Gatorade is one of the most recognized sports drinks on the market. Some people see the colorful bottles and vibrant labels and assume it must be chock-full of harmful ingredients. Other people associate the beverage with pictures of sports stars re-hydrating and assume that it must be healthy. Like most things, the truth lies somewhere in the middle. There are both positives and negatives to the energy drink. The devil is in the details, so let’s delve into it, shall we? In this article, we will cover the benefits, the risks, and the recommended intake amounts.
Aside from replenishing lost electrolytes, Gatorade doesn’t offer any other health benefits. While the drink can help athletes maintain energy and alertness, it can be bad for your health when consumed for no real reason, primarily because of the sugars it contains.
- What Are Electrolytes In Drinks
- What Happens If We Have An Electrolyte Imbalance?
- Is Gatorade Good For You?
- Is There Such a Thing as Too Much Gatorade?
- FAQs About Gatorade
What Are Electrolytes In Drinks
Gatorade is marketed and sold as an exercise recovery drink. It was developed back in 1965 in Florida by a team of scientists. They wanted to create a beverage that could boost the performance of the University of Florida football team, the Gators; hence the name “Gatorade”. Two years later, the team won the Orange Bowl for the first time in years.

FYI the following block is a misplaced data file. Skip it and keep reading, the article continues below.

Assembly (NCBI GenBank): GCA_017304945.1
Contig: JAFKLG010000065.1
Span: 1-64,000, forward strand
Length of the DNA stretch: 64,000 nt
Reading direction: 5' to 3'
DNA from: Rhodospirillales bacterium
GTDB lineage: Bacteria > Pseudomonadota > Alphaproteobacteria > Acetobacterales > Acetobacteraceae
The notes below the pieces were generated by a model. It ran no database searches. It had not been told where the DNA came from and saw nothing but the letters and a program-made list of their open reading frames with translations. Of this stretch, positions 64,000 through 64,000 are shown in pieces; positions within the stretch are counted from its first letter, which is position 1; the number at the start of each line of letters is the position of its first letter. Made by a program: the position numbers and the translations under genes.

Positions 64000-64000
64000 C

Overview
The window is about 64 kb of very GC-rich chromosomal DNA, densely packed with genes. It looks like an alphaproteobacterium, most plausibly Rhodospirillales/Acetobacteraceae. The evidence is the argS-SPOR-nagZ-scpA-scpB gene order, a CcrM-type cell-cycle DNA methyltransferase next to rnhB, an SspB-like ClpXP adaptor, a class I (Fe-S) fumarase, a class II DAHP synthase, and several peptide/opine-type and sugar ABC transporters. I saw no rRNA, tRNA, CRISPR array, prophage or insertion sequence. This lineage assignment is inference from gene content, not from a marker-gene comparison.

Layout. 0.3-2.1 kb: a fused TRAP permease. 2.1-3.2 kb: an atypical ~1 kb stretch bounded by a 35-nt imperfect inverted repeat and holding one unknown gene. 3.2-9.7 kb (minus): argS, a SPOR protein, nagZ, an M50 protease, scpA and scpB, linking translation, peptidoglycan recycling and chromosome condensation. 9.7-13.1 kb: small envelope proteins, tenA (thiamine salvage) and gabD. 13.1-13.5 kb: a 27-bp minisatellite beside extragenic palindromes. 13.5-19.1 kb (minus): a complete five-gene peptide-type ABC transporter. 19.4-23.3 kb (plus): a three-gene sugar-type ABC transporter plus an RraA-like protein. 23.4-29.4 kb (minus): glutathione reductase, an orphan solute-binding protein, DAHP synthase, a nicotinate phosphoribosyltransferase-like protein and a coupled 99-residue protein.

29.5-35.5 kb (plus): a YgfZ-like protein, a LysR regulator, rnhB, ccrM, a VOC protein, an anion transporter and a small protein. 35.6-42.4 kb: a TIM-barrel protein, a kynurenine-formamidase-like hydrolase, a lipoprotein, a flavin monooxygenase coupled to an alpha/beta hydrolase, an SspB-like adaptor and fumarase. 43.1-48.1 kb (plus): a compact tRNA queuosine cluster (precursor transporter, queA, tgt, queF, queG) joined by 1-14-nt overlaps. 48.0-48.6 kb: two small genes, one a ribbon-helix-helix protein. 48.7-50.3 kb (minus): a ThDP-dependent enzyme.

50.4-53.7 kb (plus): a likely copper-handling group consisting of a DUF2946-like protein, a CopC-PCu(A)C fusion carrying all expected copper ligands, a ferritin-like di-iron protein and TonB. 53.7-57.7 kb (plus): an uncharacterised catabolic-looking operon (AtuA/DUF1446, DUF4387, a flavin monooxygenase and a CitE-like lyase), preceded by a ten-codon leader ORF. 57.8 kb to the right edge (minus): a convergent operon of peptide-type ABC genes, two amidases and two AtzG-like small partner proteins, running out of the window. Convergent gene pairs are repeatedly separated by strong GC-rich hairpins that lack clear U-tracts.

The drink comes in five versions; Gatorade Thirst Quencher, G Zero, G2, Organic Thirst Quencher, and G Endurance, along with a new custom hydration kit builder available on Gatorade’s website. They contain different amounts of sodium and potassium, two important electrolytes. A 20-ounce bottle of traditional Gatorade contains:
- 190 calories,
- 380mg Sodium,
- 110mg Potassium,
- and 51g Carbohydrates.
One important note is that it contains 48g of added sugar, which is almost 100% of the daily recommendation of added sugar intake.
Electrolytes are minerals and compounds with an electric charge. Electrolytes are crucial for the body’s functionality, as they produce energy and help the muscles and organs function properly. It’s incredibly important that our electrolyte levels stay within a specific range. We get them from our food and beverages, and we lose them through sweat or urine.
What Happens If We Have An Electrolyte Imbalance?
It’s incredibly important that we maintain healthy levels of electrolytes. Symptoms of an electrolyte imbalance include:
- Irregular heartbeat
- Change in blood pressure
- Muscle spasms
Excessive fluid loss leads to loss of electrolytes. This can be through sweat, urine, vomit, or diarrhea. For this reason, there are specific times when you may need to think about replenishing your body’s electrolytes—after a tough workout, in humid temperatures, after a severe illness, or even during recovery from alcohol dependence.